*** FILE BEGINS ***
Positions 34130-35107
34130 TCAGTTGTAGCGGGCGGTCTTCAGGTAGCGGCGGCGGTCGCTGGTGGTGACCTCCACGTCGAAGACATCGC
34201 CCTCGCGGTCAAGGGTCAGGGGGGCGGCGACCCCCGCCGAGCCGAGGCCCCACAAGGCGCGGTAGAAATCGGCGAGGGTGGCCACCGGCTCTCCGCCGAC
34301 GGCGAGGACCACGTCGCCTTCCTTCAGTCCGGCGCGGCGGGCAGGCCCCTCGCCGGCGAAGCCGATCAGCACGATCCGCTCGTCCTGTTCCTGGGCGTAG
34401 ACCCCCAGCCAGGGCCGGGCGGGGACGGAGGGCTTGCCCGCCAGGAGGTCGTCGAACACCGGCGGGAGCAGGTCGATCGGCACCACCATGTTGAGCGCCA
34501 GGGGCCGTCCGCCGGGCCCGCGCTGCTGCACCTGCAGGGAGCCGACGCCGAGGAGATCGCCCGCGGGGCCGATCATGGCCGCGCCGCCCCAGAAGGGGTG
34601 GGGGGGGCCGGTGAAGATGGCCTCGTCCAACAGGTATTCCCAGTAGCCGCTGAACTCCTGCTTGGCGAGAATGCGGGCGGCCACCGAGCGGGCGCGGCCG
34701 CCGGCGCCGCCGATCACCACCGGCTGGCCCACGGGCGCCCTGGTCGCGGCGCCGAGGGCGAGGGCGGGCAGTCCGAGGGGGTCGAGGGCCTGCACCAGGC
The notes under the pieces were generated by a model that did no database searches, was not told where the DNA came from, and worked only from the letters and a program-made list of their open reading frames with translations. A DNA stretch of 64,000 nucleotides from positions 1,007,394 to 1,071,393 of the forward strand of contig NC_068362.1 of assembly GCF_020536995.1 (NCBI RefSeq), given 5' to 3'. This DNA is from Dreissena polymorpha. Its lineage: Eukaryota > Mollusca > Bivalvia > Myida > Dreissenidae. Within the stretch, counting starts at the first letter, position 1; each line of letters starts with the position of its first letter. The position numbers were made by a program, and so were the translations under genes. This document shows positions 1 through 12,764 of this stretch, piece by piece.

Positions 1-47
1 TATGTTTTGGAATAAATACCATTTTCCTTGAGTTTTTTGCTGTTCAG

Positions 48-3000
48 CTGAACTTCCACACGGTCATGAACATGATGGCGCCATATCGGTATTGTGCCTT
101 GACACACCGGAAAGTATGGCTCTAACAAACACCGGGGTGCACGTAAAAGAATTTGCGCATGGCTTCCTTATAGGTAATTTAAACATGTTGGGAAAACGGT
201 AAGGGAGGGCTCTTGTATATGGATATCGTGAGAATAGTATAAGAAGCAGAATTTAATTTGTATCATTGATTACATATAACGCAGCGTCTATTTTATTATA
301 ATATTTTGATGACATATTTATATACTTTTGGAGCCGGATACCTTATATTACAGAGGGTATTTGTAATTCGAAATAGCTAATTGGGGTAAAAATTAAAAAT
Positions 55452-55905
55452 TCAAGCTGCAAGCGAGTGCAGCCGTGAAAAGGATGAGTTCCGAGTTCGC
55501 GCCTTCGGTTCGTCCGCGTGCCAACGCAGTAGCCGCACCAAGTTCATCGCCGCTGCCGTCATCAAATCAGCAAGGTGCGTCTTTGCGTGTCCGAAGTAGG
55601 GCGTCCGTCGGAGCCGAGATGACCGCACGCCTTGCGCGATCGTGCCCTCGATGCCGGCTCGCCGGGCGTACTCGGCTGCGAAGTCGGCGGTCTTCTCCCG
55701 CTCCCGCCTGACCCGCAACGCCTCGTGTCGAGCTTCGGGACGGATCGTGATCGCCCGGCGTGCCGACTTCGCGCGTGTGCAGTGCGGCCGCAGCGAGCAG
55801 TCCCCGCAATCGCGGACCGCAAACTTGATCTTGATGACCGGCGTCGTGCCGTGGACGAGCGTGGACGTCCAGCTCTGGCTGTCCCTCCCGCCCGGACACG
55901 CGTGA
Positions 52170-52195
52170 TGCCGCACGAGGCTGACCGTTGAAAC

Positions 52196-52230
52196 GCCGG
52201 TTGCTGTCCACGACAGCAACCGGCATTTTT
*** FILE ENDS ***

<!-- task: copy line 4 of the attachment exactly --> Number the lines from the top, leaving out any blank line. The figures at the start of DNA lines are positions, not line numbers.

34301 GGCGAGGACCACGTCGCCTTCCTTCAGTCCGGCGCGGCGGGCAGGCCCCTCGCCGGCGAAGCCGATCAGCACGATCCGCTCGTCCTGTTCCTGGGCGTAG